An evaluation of the use of amalgam, Cavit, and calcium hydroxide in the repair of furcation perforations

By ElDeeb M, Eldeeb M, Tabibi A, Jensen J

Date: 01/1982
Journal: JOE

Purpose:

Materials/Methods:

N=4 dogs with healthy periodontium.

-maxillary and mandibular premolar/molars; 64 perforations made.

-Performed under general anesthesia, rubber dam placed and accesses made, Cleaned and shaped with sterile saline and obturated with Cavit.

-#4 round bur used to perforate the furcation which was then rinsed with sterile saline. Heme controlled with racellets.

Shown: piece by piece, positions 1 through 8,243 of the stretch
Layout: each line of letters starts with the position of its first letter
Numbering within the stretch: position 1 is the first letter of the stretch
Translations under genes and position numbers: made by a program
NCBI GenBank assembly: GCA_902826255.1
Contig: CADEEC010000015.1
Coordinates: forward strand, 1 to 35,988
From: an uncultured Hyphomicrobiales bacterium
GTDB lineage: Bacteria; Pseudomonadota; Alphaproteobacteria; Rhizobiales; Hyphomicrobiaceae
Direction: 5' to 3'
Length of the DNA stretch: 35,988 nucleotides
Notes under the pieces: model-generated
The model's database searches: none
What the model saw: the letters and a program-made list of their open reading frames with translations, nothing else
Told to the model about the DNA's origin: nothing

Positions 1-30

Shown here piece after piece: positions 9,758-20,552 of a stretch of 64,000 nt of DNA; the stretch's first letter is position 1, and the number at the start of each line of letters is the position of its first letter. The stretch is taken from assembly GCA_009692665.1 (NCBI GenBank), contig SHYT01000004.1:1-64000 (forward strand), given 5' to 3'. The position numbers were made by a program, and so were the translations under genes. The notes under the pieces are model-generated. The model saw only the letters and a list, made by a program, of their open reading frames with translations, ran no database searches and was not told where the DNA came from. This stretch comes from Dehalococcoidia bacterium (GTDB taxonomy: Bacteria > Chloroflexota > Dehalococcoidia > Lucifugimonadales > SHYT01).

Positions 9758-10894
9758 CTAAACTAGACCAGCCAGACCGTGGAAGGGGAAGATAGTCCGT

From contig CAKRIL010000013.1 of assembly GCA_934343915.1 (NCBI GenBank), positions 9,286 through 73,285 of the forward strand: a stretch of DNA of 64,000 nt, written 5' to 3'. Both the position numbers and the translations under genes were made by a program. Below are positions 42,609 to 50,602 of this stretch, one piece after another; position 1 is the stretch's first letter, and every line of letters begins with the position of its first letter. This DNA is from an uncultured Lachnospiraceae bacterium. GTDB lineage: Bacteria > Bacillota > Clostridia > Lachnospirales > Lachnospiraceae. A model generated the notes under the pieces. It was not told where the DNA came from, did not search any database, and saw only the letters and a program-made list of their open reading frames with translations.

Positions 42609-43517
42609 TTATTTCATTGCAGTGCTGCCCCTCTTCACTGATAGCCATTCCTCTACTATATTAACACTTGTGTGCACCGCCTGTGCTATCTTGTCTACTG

-4 equal groups of perforation repair materials used: amalgam, cavit, CaOH, and nothing (cotton pellet).

-occlusal amalgams placed and 3 month observation occurred clinically and xray; sacrificed dogs and histo

exam.

Results:

-possible role of bacterial contamination not investigated.

-tissue responds best in the following order:  amalgam>cavit>CaOH>nothing.

-most bone resorption and clinical exposure of furcal areas occurs within first 1-2 months and then slows.

-cavit and amalgam had a similar inflammatory response, much less than CaOH.

Clinical Significance:

Attempting to repair a perforation better than no repair.  The use of CAOH for 1 month or more results in more periodontal destruction.  Amalgam is better than Cavit for repairs.